"Interest among automotive manufacturers in our Inflatable Tubular Torso Restraint (ITTR) technology is significantly higher at this point in the marketing cycle than was the case with the ITS product, and we expect ITTR to play a significant role in the company's participation in the growing automotive-safety market.

"Our business in government defense contracts also remains strong," added Townsend. "Near-term, significant growth is expected to come from two new product lines.

"One is the cockpit airbag system (CABS), where we are in the final stages of qualification with initial production expected to begin in the fourth quarter of 1999. The other is our proprietary sealed parachute for the military.

"Initial production commenced in the fourth quarter of 1998, and, with higher volumes expected to begin in the second quarter, we anticipate that parachutes will start making a contribution to this segment of our business in 1999.

"The one area that had a significant negative impact on continuing operations in the fourth quarter," continued Townsend, "was the commercial-airliner seating business.

"The difficulties we have encountered in Airline Interiors, which we have discussed in some detail in the past, have stemmed in large part from internal systems and controls that, despite improvements, during the fourth quarter were not yet fully up to the volume of business received.

"Moreover, challenges inherent in the design of any new seat program, exacerbated by evolving and ever-more-stringent certification standards for 16g seats, further contributed to lower production, slower certifications, lower revenue and lower margins as reflected in fourth-quarter and year-end results.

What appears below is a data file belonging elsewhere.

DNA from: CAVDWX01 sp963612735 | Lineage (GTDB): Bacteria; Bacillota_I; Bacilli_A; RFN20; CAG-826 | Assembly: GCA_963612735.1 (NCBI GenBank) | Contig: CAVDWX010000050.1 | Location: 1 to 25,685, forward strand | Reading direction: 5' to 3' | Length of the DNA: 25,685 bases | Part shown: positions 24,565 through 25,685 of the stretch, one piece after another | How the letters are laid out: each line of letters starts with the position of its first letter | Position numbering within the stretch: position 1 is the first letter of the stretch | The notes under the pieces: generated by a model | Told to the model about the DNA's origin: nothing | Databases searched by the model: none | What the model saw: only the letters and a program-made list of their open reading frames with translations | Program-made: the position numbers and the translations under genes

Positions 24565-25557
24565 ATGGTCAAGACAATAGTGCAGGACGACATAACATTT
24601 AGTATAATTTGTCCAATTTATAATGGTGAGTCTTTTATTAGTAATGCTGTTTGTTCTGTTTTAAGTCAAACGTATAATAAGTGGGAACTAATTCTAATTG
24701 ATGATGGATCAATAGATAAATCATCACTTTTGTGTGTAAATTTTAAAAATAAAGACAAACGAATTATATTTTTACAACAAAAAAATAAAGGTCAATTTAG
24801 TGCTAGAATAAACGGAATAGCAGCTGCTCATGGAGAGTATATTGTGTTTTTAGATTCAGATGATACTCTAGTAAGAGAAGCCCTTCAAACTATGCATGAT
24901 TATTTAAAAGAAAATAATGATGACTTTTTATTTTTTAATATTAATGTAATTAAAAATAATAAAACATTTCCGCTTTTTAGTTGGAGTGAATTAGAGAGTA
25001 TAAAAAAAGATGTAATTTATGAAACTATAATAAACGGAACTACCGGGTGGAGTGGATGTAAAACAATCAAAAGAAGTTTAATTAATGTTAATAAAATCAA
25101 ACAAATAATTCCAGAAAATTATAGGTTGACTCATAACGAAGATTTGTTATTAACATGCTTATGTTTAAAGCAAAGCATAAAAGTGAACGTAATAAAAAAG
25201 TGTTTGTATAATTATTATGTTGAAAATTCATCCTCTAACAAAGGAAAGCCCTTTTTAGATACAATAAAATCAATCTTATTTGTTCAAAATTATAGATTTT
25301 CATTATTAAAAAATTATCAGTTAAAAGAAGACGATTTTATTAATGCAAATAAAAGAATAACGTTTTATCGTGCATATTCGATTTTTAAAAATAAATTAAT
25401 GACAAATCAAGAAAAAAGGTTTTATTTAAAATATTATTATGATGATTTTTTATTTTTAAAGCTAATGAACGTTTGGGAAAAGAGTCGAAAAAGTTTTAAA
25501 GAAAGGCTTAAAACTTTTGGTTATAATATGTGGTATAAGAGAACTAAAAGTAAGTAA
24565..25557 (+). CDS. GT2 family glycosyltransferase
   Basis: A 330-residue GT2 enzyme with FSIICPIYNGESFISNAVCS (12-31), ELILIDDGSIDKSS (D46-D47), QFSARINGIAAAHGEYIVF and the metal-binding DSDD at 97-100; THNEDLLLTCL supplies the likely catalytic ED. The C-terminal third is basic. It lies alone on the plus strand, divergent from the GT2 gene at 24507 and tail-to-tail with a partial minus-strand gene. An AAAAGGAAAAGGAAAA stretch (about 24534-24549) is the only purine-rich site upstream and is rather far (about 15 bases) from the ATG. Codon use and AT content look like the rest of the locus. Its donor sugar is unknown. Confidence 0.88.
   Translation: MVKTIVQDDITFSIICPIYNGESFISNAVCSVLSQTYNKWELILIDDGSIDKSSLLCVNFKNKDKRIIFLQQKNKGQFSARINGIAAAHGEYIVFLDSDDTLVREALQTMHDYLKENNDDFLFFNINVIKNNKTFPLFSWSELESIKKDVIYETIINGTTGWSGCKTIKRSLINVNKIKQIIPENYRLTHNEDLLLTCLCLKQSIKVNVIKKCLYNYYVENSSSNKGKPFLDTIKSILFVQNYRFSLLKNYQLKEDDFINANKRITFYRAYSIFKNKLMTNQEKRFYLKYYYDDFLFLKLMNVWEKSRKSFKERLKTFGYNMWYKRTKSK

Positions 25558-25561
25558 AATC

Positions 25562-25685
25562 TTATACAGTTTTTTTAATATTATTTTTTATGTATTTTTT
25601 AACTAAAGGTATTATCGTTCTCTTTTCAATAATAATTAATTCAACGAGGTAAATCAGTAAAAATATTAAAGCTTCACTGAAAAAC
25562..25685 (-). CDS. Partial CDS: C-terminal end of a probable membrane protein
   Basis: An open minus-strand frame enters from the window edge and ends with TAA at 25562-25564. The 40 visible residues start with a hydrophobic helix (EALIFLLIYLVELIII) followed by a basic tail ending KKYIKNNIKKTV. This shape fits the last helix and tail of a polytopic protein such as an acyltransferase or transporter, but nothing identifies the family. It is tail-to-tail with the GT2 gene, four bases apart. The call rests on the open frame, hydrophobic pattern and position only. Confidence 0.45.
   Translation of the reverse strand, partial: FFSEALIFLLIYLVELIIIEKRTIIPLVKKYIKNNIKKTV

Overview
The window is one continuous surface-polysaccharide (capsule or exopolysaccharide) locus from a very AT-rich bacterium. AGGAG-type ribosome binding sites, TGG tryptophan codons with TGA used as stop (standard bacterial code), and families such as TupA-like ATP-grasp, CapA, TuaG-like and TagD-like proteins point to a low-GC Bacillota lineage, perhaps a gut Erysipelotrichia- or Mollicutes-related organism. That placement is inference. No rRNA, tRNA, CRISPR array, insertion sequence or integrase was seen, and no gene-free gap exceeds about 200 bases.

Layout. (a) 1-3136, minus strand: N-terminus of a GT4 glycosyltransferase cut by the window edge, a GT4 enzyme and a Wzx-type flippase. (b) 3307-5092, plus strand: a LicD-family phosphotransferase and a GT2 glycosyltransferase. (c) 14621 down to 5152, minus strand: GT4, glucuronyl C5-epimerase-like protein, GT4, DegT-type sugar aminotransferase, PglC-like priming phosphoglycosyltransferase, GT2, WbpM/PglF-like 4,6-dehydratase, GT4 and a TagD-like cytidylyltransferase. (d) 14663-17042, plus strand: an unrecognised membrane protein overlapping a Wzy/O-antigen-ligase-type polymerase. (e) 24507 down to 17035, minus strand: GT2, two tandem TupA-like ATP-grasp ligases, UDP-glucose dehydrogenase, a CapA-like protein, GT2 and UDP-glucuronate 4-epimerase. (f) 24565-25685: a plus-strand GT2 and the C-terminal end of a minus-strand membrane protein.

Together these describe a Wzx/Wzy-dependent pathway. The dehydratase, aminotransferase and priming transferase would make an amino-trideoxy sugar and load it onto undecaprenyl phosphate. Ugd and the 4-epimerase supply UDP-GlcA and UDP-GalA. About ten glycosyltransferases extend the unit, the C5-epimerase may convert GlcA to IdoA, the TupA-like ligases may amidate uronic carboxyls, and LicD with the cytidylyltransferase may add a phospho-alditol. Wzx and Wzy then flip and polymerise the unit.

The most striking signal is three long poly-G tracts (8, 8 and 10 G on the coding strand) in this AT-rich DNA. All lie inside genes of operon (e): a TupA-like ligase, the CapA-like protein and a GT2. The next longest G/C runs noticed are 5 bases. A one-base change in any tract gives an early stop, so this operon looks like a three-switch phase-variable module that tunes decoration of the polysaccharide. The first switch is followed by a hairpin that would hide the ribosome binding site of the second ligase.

"When last year we suggested that income from continuing operations in 1999 might be in the range of 60 cents to 65 cents per share, based on anticipated revenues of approximately $130 million," continued Townsend, "we did not fully appreciate the economic impact facing us in the airline seating business.

"Quite simply, the impact of new management and the implementation of new purchasing, inventory and production procedures at Airline Interiors has taken longer than expected.

"Yet given the strength of our other businesses, and with three- quarters of total 1999 anticipated production volume in aircraft seating already designed and certified, we remain comfortable with our top-line projection for the year.

"Moreover, we are clearly making progress in addressing the challenges (not all of which are unique to Simula) associated with the production and certification of 16g seats. Based upon the results of January and February 1999, we anticipate this portion of our business will approximate break-even in the first quarter.

"We expect to see the benefits of better systems and controls as the year progresses, and -- with many design, testing and certification issues behind us -- the outlook for Airline Interiors remains extremely positive. With these results at Airline Interiors, we believe that the company will report a profit for the first quarter 1999.

"Nonetheless," concluded Townsend, "the environment is sufficiently fluid that, our inherent optimism notwithstanding, we are at this point reluctant to forecast any specific range for 1999. If one assumes that Airline Interiors makes no contribution to earnings, our earlier projection regarding income from continuing operations in 1999 would now be viewed as probably too high by a factor of approximately two."